New Internet Site Uses Video
Flight Safety Information Dispensed
A new dot com company is on its way to the Internet. Called UFlySafe, this Website plans to distribute ultralight safety information in video and text format to the general public for free.
"If a picture is worth 1,000 words, then maybe video is worth 1,000 pictures," says Barbara Chambers, in charge of UFlySafe business operations and marketing. "We don't just write about flight safety, we actually show you."
UFlySafe was born from a perceived lack of free quality flight safety information for ultralight pilots. "There is a lot of great information out there, and we want to pull all that info together in one place," explains Chambers. "Websites are the best way to get all the flight safety issues in one place and out to the public for free." She notes that the UFlySafe staff includes an ultralight flight instructor and an ultralight mechanic. "That's a great combination of knowledge and experience. It's like having your very own flight instructor and mechanic looking over your shoulder, helping you along. You should be able to go back and forth, from your ultralight to the videos on your computer, or to the text files provided, and back to your ultralight."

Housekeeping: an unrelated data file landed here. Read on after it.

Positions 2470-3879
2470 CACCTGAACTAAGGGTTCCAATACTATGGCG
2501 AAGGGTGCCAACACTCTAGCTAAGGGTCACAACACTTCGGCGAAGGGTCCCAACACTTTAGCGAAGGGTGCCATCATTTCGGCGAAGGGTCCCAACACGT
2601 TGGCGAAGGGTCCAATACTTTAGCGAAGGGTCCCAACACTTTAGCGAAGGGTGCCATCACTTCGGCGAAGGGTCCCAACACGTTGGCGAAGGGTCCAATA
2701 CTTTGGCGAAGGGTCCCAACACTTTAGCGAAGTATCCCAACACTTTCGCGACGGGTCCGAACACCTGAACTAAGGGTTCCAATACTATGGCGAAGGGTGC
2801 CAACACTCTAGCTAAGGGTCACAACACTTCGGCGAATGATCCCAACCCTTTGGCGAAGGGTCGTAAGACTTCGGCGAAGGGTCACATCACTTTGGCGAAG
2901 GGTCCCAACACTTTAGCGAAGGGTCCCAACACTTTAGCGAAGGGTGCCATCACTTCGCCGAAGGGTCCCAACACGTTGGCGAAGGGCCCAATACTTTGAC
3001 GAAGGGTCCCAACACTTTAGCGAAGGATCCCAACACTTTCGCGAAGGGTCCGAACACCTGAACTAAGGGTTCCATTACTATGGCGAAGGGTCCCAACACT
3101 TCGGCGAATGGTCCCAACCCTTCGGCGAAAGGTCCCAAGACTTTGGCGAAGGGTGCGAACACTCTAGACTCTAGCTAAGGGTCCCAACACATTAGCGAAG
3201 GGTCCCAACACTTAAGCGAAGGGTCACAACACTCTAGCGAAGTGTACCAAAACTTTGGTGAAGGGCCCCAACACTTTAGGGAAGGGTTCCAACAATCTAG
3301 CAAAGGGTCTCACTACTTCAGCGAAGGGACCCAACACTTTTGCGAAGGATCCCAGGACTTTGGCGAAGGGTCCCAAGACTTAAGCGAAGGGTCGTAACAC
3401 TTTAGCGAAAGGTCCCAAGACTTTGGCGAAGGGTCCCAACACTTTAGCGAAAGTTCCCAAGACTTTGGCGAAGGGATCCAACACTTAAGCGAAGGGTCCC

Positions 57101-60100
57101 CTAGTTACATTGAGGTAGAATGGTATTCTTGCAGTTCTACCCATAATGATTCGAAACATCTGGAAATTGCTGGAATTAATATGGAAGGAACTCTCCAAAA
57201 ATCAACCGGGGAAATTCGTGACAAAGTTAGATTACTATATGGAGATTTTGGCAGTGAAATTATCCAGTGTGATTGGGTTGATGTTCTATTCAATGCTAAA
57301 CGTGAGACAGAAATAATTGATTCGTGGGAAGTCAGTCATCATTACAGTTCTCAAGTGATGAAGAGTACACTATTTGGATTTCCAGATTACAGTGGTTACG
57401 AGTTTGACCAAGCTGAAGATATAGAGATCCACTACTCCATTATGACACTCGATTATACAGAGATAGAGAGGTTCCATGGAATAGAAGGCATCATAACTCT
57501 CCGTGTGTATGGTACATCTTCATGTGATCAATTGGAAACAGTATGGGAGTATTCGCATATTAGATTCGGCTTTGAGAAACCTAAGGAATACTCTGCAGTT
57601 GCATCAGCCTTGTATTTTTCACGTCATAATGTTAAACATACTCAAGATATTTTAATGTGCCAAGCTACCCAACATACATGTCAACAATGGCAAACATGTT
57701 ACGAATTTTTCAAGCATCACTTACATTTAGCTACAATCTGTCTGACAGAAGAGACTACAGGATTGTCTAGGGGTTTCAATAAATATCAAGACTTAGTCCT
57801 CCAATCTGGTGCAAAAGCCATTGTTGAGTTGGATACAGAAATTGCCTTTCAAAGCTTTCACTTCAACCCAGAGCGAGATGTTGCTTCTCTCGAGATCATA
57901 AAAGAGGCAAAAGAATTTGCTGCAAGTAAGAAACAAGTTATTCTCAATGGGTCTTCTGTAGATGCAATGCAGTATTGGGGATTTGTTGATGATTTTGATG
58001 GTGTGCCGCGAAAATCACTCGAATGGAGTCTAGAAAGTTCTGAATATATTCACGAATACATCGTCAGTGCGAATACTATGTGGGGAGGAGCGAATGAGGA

It is recommended that users have high-speed Internet access such as cable or DSL when visiting the Website. "We recommend this so the user can view the video files in a reasonable length of time," explains Chambers. "Most people have cable TV or a telephone line in their homes already, and it's now very easy to add high-speed cable or DSL Internet access to their existing service. If you are using a regular telephone line connection, you can still print the text files, but the video files will take too long to download."
If you can download the files, you can build your own fight safety digital library consisting of downloaded video and printed text. "There would be HTML text files that accompany each video clip," says Chambers. "After the text files are printed, they could be placed in a 3-ring binder a feature I really like. With all that information right at your fingertips, whenever pilots need information on a particular subject, they can go to their hard-copy resource quickly."
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